Nancy- a Complex Representation of a Victorian Fallen Woman

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Cynthia J. Smith
ENG 322 Dr. Rachel Carnell
Final Essay May 1st, 2012

Nancy- a Complex Representation of a Victorian Fallen Woman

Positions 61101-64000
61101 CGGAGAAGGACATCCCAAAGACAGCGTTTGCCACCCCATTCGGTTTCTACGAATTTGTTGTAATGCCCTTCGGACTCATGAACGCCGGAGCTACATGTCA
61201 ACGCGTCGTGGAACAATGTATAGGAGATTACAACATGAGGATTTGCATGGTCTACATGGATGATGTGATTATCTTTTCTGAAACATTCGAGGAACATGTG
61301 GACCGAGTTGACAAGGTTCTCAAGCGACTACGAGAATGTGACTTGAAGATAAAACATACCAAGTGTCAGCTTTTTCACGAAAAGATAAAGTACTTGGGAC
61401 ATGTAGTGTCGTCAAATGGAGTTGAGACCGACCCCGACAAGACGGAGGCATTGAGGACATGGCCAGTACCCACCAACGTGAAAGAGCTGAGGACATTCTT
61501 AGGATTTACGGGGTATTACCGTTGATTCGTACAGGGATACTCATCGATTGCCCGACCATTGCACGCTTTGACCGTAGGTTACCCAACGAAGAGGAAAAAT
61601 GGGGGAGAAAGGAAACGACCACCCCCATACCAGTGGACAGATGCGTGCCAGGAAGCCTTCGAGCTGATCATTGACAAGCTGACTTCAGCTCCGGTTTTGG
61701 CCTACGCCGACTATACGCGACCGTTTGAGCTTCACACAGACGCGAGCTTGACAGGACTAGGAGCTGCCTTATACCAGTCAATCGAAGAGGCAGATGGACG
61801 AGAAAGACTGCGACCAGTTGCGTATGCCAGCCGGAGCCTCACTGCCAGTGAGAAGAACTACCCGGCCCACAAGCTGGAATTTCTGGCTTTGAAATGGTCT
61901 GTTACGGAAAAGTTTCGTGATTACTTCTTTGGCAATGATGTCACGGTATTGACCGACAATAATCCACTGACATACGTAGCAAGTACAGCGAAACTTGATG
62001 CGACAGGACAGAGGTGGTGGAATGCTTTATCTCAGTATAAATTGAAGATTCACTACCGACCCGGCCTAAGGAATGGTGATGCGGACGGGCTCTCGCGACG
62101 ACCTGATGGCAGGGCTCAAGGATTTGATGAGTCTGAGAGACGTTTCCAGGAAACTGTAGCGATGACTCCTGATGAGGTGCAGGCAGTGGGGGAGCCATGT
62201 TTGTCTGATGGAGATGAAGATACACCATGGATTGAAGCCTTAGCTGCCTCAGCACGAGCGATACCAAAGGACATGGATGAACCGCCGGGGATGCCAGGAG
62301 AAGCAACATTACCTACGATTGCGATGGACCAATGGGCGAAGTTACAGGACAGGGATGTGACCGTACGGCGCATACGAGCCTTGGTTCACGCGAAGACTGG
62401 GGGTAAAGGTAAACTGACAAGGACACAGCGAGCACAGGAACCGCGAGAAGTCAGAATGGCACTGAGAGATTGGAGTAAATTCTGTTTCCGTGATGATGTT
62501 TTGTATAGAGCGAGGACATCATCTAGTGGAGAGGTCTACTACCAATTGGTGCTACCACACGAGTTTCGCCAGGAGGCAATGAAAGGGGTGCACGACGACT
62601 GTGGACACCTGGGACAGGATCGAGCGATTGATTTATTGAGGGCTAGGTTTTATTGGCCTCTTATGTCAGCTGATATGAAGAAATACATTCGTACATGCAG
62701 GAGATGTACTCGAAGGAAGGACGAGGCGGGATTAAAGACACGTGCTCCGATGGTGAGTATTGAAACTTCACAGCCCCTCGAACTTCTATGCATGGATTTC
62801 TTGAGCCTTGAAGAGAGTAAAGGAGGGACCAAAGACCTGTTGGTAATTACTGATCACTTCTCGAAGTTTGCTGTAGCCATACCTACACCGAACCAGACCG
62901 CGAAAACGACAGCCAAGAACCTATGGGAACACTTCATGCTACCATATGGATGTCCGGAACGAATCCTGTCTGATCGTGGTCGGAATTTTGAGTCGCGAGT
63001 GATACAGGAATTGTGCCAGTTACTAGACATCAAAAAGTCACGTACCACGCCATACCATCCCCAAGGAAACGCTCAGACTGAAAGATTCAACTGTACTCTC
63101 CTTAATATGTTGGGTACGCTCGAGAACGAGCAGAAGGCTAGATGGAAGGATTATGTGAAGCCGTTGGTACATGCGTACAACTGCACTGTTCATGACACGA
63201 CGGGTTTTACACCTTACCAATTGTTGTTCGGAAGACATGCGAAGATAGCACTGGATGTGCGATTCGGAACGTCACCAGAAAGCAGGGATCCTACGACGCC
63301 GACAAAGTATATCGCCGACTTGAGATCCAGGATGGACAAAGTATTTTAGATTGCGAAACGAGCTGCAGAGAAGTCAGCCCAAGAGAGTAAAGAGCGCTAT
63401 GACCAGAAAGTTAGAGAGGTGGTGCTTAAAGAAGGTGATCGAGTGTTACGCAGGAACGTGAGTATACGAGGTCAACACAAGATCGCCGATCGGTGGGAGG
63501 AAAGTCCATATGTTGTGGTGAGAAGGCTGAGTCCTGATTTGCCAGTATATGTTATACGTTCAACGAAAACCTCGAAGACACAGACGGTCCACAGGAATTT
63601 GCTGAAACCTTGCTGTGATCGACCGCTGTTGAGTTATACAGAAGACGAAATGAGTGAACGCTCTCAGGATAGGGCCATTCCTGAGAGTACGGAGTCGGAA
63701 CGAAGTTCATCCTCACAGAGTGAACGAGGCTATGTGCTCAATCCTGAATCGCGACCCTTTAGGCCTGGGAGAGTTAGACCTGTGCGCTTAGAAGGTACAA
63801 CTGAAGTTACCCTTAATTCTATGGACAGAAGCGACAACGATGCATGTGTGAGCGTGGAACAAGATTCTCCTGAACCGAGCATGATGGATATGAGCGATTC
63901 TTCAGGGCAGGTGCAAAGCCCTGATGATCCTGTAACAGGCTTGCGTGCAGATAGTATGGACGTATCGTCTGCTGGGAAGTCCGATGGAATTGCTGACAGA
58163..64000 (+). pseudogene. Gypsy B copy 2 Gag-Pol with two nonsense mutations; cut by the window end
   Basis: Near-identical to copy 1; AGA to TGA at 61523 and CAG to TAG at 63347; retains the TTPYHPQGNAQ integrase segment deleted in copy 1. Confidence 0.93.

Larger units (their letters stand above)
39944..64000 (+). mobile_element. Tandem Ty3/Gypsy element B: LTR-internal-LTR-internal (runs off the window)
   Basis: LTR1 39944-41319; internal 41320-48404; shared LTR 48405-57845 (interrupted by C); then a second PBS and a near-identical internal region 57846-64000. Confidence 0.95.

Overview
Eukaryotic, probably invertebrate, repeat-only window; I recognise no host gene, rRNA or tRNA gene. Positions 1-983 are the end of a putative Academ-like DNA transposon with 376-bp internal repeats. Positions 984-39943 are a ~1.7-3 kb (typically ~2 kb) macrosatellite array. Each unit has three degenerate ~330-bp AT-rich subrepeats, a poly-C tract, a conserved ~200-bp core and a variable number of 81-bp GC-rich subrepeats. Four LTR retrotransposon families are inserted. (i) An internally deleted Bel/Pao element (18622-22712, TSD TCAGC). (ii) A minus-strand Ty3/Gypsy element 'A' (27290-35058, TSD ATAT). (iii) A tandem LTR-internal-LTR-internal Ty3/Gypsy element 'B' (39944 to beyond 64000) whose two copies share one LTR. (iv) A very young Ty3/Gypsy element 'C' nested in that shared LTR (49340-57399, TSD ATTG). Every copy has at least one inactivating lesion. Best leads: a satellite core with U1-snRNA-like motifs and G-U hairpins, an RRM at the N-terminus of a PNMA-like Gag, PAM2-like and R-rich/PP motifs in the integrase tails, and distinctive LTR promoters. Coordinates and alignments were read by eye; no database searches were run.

In Victorian England, Charles Dickens’s novel Oliver Twist was well received and became popular literature. Many of the characters in Oliver Twist were the most degraded of London's inhabitants, so Dickens was careful to consider the manners of the age and intentionally avoided naming Nancy as a prostitute, and was vague about the deeds of the criminal element in the novel. Today in the media there are criminals of all kinds represented in print media, in film, and in reality TV. We live in a society of unregulated media, and almost nothing is left to the imagination involving the portrayal of violence and criminality. Larry Wolff examines the criminals in Oliver Twist, and the possibility of not only Nancy being a prostitute, but also the young boys under Fagin's watchful eye. Marcy Hess incisively shows that Nancy is a carefully wrought character that at once reflects the stereotypical traits of a Victorian prostitute, yet also has some of the characteristics of a virtuous middle class woman, “and thus renders false this supposedly truthful depiction of Nineteenth-century lower class prostitution” (Hess). Indeed, Nancy may be the most complex character in the novel. Even though she is a prostitute, and “the girl’s life had been squandered in the streets” (Dickens), she is the true heroine of the novel. Nancy is a fallen woman. Though her original nature is good, she is a victim of her environment and of circumstance. Nancy is a prostitute and a battered woman, who sacrifices herself to help Oliver; she is a complex representation of a Victorian lower-class prostitute in London. Dickens carefully crafted Oliver Twist in order to appeal to the queen and her subjects. Both Hess and Wolff examine Dickens’s 1841 preface to the novel to show his skillful development of the criminal characters to avoid censure and public outcry. Hess writes that, “To successfully enter the print marketplace of 1837, Dickens could not risk baldly stating that Nancy was a prostitute; thus he did not directly name her profession. To do so would have been to risk great public censure” (Hess). Before the turn of the century there were both fiction and non-fictional works that discussed prostitution, some even romanticizing the life of a harlot. The evangelical movement at the turn of the century, and a sweeping conservative backlash against the somewhat liberal and honest discussions of sexuality in the century before made prostitution an unacceptable subject for discussion, in fiction or public debate. “This policy of avoidance and a conception of, the lower-class prostitute as both physical and moral contagion is evident in non-fiction works such as Thomas Smith’s “An Address to the Guardian Society” (1817) in which prostitutes are described as “leprosy and scurvy all over… the body moral of this metropolis”, the visible “consequences and symptoms of a moral distemper”… (Hess) From 1800 through the late 1830’s, the problem of prostitution was discussed almost solely in government literature and studies of England’s Female Penitentiaries. Dickens wrote about prostitution in earlier works but only in stereotypical terms, using the most accepted language to describe them. Hess insightfully discusses the Victorian stereotype of the prostitute: an unbonneted, dirty, drunken, cunning and ferocious woman, in shabby, gaudy clothes, wearing too much make-up, hair a mess (to suggest she has recently spent time on her back) who is also duplicitous, sneaky and an actress to boot. Early Victorian morals were such that the underclass was rarely identified openly in fiction. In “The Boys are Pickpockets and the Girl is a Prostitute”: Gender and Juvenile Criminality in Early Victorian England from Oliver Twist to London Labour” Wolff shows that if we read between the lines of Oliver Twist, it is possible that the boys who...
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